Review of Lawyer's book: '23 Sweet FAs' by Andy Sloan


“If you expect the unexpected, sport an open mind and a welcoming smile you will be amazed by the adventures and the “luck” that comes your way” writes City solicitor Andy Sloan.  His adventure took place the year he left university, when he borrowed a few thousand pounds, gleaned a football table from a friend's flat, generously donated for one last adventure before retirement and set off overland around the world to watch the World Cup in Japan. He also wrote to the Football Association of every country he would pass through, asking to play table football on the pitch of the national stadium. His funny, engaging book charts his ride on the wave of goodwill which arises from anything associated with football during a World Cup year.


Andy, the table and Everest



Goodwill was one element in his surprising success, but so was Sloan and his associates’ cunning.  For me, the excitement of the story comes not from the football, but from following the gang’s increasing confidence and success - they begin as naïve rookies, perfecting their patter to gain entry to French provincial stadiums, but by the end they can demonstrate a masterclass in blagging, deciding at each stage of their quest whether to strategically appear as amateurs or professionals.  They have the choice of both, as on the one hand they are recent graduates going overland to Japan with a football table, on the other they are performers in an increasingly media-saturated environment, proudly toting a “broadcast-quality camera” alongside their iconic table.  And off they go, appearing as enthusiastic amateurs in Europe, appearing as professionals in Asia, and running past security guards on to the pitch where both these tactics fail.  


While Sloan’s encyclopaedic stock of quotations and potted histories punctuates his polished retellings of his run-ins with authority, his infectious enthusiasm gets the reader through the periods where the throb of narrative life dims.  On one occasion he relates how a moment of disappointment was ‘saved by a delightful patisserie. Several current buns and a sandwich later, all of life’s little problems were resolved’, which made me sigh, and flick to check how many pages were left, and discover there were 280.




Sloan and his entourage are fully embraced by the mania for football in Japan and Korea, which exposes them to a brief frenzy of coverage on worldwide television networks and in newspapers.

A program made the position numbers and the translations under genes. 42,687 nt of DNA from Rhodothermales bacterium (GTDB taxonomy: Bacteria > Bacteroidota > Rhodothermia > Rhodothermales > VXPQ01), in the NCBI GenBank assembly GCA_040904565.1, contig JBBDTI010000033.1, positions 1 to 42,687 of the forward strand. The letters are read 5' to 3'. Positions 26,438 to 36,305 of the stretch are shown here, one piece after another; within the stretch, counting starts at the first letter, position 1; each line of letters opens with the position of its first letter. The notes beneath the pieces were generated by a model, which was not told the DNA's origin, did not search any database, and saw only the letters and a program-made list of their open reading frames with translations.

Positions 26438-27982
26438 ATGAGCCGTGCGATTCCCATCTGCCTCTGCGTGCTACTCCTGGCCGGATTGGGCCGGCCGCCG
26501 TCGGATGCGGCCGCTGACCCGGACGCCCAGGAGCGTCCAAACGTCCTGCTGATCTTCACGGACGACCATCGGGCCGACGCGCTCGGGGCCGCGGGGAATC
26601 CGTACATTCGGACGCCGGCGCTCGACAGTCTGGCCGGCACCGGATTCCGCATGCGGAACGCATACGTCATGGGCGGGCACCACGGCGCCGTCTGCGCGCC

By this stage, media-savvy and polished, they are able to play their situation for all its worth.  They experience several brushes with stars, culminating in an audience with Pélé, and gaining what seems like a deluge of complimentary tickets to World Cup matches.  The dream-ending for the book would have been victory for England in the World Cup.  In 2002, as this year, the press predicted glory.  Yes, and in 1919, meteorologist Albert Porta predicted that an alignment of six planets would create a magnetic current so great that the sun would explode and engulf the earth.  That didn’t happen either.  “I remember it as if it were yesterday”, writes the doleful Sloan of England’s defeat by Brazil.


Not quite Pélé


Yet for some reason the book’s most compelling chapter is not the World Cup final, or England’s defeat by Brazil, it is the Iran v Iraq match. Here, the pages convey an electric tension as “the pure, white shirts of the home side streamed forward but every move lacked the killer punch”. Killer punch is right – the Iraqi away-side was at the time managed by Uday Hussein, and defeat really could have meant death for the players. Oddly, the England matches are described in a more perfunctory way, and the World Cup final itself is despatched in a few lines.


I was also left curious about Sloan’s bruising experiences with journalists – a slight edge of rancour creeps into the normally bluff authorial voice when he and the table enter the media churn of the press-rooms and players’ hotels of Korea and Japan. Words which came readily to the author before, such as “awe-inspiring” and “sensational” are replaced by words like “rat-race full of egos” and “baptism of fire”, and I wanted to know why.


But dwelling on the negative does not seem to be in Sloan’s nature. The message of the book is, rather, summarised by the quotation from Goethe inside the cover: “Whatever you do, or dream you can, begin it. Boldness has genius, power and magic”.  Though the newspapers at the time wrote about the brushes with celebrity to which the table was a passport, the message the book conveys is that determination and pursuit of a goal is its own reward:


“The table football quest had been hailed as “brilliant”  “a stroke of genius” and “a great idea” during the course of our journey.  Yet it was simply a drunken moment.  The only “brilliance” came from the fact that we had carried it out.  That was it”.


And that’s why I found myself so fervently on the side of the table’s stewards – not because I have any great interest in whether some guys can see some World Cup matches or set up a football table on expensively-manicured pitches before a security guard runs over and tries to throttle them, but because of what they proved by trying to do so.  


During Sloan’s adventure, the most daunting of logistical challenges were faced and overcome by persistence and positivity, and this overriding message makes 23 Sweet FAs a funny, unexpectedly inspiring book.


23 Sweet FAs is available on Amazon (click here). And you can see Andy's website here.


Andy is curently a lawyer at Lovells.  This review was penned by an A&O trainee.


Monks playing table footy in Laos

If you know any other lawyers who have gone and done something interesting or unusual with their lives then please get in touch.


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